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Regulation of ATP-sensitive potassium channel function by protein kinase A-mediated phosphorylation in transfected HEK293 cells.

Y F Lin, Y N Jan, L Y Jan

EMBO J., 2000 Mar 1 , 19, 942-55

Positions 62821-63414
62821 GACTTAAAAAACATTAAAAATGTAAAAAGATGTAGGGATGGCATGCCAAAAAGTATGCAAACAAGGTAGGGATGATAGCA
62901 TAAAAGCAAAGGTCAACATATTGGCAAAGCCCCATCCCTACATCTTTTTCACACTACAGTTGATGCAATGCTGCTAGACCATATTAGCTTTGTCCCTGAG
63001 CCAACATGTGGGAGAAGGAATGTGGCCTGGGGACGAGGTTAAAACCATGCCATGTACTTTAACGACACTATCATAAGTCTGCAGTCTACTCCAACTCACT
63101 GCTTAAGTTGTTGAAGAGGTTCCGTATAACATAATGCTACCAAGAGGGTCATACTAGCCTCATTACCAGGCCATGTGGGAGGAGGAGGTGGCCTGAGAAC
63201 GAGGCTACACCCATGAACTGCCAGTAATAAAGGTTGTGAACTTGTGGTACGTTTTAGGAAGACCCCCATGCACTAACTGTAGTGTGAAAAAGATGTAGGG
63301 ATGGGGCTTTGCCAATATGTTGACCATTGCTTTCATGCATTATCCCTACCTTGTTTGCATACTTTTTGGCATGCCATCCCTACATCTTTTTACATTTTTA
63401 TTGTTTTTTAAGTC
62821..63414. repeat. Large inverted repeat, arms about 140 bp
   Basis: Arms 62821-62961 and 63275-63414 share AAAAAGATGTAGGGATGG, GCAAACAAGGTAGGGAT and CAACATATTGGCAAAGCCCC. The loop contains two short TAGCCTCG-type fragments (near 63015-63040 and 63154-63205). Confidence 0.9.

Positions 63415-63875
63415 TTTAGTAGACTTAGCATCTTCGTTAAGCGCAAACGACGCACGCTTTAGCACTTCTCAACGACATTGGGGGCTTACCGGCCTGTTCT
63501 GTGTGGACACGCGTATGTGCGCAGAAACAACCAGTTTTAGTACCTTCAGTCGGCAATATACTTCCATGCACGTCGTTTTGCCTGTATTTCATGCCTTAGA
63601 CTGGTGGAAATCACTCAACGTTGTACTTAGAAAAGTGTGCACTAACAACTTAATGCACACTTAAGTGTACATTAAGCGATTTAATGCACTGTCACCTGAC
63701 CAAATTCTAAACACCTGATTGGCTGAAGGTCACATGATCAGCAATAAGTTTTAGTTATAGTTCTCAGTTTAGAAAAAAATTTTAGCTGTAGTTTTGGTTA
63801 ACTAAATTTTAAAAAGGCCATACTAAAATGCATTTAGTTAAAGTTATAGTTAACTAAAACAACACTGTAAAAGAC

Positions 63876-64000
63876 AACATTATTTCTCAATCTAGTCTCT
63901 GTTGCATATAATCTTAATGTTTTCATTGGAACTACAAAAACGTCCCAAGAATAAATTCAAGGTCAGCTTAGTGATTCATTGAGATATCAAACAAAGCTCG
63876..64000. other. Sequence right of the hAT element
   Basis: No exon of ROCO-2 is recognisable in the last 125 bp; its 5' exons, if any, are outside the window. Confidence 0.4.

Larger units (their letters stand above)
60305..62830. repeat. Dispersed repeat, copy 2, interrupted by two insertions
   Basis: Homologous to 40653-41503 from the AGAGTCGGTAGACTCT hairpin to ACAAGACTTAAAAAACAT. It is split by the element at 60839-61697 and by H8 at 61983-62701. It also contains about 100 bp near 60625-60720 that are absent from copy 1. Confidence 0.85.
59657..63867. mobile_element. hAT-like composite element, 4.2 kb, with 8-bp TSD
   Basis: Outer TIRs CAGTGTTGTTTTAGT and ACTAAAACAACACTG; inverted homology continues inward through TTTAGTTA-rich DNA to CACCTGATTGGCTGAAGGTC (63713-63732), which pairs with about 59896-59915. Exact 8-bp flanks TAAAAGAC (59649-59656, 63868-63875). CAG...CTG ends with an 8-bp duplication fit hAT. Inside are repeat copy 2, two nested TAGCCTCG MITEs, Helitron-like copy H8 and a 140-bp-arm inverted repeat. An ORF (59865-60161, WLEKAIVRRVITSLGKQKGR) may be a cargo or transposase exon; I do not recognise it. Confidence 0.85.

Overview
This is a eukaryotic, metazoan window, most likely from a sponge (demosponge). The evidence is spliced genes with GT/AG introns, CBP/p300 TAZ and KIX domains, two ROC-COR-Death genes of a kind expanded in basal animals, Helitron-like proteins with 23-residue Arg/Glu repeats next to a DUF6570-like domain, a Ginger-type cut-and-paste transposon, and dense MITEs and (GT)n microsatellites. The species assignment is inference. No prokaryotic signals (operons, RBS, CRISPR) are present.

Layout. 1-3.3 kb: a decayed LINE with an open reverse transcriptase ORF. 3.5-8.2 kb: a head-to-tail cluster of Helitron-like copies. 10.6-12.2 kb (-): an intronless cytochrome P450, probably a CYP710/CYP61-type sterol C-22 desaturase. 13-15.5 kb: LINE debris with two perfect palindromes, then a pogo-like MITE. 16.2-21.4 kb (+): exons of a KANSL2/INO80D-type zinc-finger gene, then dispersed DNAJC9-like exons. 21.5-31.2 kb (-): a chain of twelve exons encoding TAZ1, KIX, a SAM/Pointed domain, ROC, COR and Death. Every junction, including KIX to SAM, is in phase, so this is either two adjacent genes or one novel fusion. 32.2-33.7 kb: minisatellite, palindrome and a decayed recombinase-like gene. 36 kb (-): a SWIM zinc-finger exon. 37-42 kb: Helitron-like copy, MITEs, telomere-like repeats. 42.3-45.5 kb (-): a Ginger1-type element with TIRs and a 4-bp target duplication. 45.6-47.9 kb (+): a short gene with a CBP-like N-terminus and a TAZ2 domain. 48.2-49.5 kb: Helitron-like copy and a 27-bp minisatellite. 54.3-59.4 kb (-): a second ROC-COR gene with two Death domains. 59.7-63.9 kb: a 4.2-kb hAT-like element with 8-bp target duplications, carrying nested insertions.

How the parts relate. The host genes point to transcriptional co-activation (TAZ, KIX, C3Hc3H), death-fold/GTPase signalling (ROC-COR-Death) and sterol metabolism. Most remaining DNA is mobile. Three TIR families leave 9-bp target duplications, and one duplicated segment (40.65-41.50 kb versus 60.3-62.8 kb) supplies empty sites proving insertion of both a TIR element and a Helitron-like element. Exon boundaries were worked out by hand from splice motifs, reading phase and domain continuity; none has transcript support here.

ATP-sensitive potassium (K(ATP)) channels regulate insulin secretion, vascular tone, heart rate and neuronal excitability by responding to transmitters as well as the internal metabolic state. K(ATP) channels are composed of four pore-forming alpha-subunits (Kir6.2) and four regulatory beta-subunits, the sulfonylurea receptor (SUR1, SUR2A or SUR2B). Whereas protein kinase A (PKA) phosphorylation of serine 372 of Kir6.2 has been shown biochemically by others, we found that the phosphorylation of T224 rather than S372 of Kir6.2 underlies the catalytic subunits of PKA (c-PKA)- and the D1 dopamine receptor-mediated stimulation of K(ATP) channels expressed in HEK293 cells. Specific changes in the kinetic properties of channels treated with c-PKA, as revealed by single-channel analysis, were mimicked by aspartate substitution of T224. The T224D mutation also reduced the sensitivity to ATP inhibition. Alteration of channel gating and a decrease in the apparent affinity for ATP inhibition thus underlie the positive regulation of K(ATP) channels by PKA phosphorylation of T224 in Kir6.2, which may represent a general mechanism for K(ATP) channel regulation in different tissues.